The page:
Wednesday, March 23, 2011

A sort of footnote to the preceding

In response to the previous post, commenter Graeme said, in part (i.e., this is edited):
When I was young I wanted nothing more than to be an American.

But after Vietnam and Nixon and Iran-Contra and a thousand other examples of a total misunderstanding of what life was all about, I began to doubt.

I have come to believe that America is the most dangerous nation in history and American arrogance will lead to our destruction.

Your common wisdom post is brilliant, heartfelt and utterly futile.

We are fucked.
(You can see the full, unedited, comment here.)

I started to write a response there but it started to get kinda long and it raised a point worth addressing, so I decided to make it a post.

I don't know if I necessarily would call the US "the most dangerous nation in history." As L. P. Hartley famously wrote (and historians have echoed), "The past is a foreign country" and as a friend once said to me, "history is a long time." Neither the Romans nor the Mongols, for two examples, were notable for either restraint of ambition or gentleness with enemies. However, if you're thinking in terms of the absolute, as opposed to the relative, destructive power available, the absolute total of the devastation that could be caused, coupled with the likelihood of it being used, then yes, the US is without doubt the most dangerous nation in history.

But that danger arises less because of our arrogance than because of our - and I will have to explain the word immediately after I use it - innocence. By that I mean our national social conviction, i.e., our cultural mythology, that we really are a good, moral, gentle, people who always act with the purest of motives and the highest of ideals and the multitude of examples to the contrary are individual aberrations, the exceptions that prove the rule - in much the same way that the right wing dismisses every reactionary scumball who guns down some leftist or government official as a "lone wacko" whose actions say nothing at all about the right's rhetoric and ideology, with the exception that in the case of our national mythology, it is something in which many many Americans genuinely believe even if they never think of it so directly.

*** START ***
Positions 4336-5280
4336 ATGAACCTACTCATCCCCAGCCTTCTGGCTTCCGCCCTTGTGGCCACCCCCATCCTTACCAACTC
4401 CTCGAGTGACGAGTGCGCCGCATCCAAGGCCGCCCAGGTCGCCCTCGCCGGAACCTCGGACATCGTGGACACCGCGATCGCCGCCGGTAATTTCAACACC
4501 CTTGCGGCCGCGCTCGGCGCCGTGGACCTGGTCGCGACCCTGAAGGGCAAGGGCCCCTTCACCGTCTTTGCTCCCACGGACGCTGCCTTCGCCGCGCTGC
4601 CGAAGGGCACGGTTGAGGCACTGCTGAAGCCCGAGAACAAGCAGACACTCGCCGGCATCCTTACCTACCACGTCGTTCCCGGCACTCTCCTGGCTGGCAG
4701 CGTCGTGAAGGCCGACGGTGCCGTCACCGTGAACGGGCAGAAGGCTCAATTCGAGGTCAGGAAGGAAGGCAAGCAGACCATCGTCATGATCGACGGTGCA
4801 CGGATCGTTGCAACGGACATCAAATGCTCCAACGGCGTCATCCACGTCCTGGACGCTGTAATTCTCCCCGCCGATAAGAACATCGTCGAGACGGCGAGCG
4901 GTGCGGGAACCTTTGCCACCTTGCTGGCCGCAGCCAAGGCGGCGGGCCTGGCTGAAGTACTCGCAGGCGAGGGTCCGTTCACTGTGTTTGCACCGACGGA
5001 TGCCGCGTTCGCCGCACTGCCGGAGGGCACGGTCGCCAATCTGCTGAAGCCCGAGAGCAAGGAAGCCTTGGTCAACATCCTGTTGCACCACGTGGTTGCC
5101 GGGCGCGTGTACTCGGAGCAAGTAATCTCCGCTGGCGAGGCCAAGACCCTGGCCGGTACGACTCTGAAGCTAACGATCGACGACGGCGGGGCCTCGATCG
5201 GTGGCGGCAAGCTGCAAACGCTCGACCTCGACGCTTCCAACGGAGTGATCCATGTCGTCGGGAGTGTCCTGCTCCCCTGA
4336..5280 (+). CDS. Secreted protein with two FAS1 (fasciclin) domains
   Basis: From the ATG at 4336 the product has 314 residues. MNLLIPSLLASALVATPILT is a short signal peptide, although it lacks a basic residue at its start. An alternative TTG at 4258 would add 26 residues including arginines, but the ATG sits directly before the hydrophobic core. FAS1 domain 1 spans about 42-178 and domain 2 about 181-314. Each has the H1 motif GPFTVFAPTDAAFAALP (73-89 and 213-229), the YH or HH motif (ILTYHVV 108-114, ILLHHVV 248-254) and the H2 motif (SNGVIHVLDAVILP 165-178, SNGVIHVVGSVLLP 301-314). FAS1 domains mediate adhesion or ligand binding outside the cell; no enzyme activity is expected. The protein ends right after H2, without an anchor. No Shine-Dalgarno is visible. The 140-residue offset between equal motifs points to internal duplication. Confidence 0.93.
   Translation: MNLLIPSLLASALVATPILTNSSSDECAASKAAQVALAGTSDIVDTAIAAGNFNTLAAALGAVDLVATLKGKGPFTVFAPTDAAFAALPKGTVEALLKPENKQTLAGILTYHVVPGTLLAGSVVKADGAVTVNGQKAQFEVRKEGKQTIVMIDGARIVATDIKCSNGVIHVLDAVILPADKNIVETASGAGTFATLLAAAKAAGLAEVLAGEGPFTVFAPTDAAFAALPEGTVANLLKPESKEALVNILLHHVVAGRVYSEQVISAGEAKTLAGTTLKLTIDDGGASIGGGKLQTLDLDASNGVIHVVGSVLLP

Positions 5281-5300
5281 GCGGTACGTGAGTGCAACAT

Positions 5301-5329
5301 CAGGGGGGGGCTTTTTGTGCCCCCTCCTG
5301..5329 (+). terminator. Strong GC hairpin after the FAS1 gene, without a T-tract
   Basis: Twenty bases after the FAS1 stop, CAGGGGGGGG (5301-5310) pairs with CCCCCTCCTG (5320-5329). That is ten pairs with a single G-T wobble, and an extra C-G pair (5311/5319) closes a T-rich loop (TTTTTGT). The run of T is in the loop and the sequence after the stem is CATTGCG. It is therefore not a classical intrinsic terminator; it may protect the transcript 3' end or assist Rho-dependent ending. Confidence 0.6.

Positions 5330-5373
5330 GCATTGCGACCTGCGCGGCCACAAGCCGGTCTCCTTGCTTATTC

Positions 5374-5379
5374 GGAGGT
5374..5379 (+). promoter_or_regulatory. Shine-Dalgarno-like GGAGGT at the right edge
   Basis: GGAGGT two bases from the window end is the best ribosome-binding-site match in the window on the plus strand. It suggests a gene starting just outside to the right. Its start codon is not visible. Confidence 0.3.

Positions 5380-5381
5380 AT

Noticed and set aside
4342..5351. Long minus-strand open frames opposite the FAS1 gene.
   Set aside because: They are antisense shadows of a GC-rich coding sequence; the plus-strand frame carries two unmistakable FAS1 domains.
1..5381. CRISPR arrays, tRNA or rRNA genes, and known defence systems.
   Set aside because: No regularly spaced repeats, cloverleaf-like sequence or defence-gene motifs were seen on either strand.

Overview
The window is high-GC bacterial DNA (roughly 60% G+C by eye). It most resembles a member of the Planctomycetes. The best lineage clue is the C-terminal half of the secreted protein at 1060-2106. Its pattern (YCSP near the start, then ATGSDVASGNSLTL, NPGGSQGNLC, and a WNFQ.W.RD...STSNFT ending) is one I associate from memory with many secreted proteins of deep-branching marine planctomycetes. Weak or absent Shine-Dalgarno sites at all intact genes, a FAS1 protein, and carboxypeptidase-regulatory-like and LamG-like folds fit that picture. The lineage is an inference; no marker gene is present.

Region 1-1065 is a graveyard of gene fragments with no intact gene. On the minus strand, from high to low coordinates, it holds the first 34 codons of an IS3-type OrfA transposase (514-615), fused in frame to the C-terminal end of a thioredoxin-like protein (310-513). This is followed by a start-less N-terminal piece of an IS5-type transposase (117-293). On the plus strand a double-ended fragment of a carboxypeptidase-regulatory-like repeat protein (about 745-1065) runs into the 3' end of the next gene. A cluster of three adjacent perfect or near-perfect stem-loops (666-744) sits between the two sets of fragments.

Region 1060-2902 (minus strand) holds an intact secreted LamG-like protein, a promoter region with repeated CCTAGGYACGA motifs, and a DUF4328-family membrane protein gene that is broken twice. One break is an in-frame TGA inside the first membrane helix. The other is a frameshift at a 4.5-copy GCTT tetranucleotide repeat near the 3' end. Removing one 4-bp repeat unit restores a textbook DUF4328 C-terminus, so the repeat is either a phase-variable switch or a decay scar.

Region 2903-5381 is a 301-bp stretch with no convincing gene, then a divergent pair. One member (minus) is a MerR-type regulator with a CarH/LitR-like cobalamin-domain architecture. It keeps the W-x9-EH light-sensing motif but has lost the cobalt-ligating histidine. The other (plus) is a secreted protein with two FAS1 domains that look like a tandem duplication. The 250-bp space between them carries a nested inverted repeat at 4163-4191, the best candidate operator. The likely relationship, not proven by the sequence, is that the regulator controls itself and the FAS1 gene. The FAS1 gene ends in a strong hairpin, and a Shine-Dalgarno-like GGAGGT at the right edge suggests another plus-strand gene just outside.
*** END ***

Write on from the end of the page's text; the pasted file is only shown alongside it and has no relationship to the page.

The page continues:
Indeed, I have referred to this mythology of "American innocence" as the most dangerous of our national mythologies (yes, plural; every culture will have several) because it enables us to undertake and pursue the greatest follies, the greatest inanities, the greatest cruelties, the greatest acts of greed, selfishness, bigotry, and imperialism all the while telling ourselves we are doing a good or at least the least bad thing, which makes it more likely you will be prepared to undertake those follies and cruelties. (Parenthetically, I recognize that this sort of extreme self-confidence in your own purity can be considered a form of arrogance but I persist in regarding it as a matter less of consciously looking down on other nations and peoples and more one of being genuinely puzzled as to why they don't think more highly of us than they do.) Yes, it is a delusion, but it is one shared to at least a small degree by most of us as it is part of what defines being "an American."

What all this means is that we may well be fucked, we may well be headed for an ultimate destruction that will take a lot of others down with us, it's just that the reason isn't a national arrogance but the power of some who have learned how to manipulate our national myths for their own selfish short-term benefit. I certainly have said so myself more than once: I have, for example, used some variation of the phrase "We are so screwed" in no less than 35 posts and yes, I counted.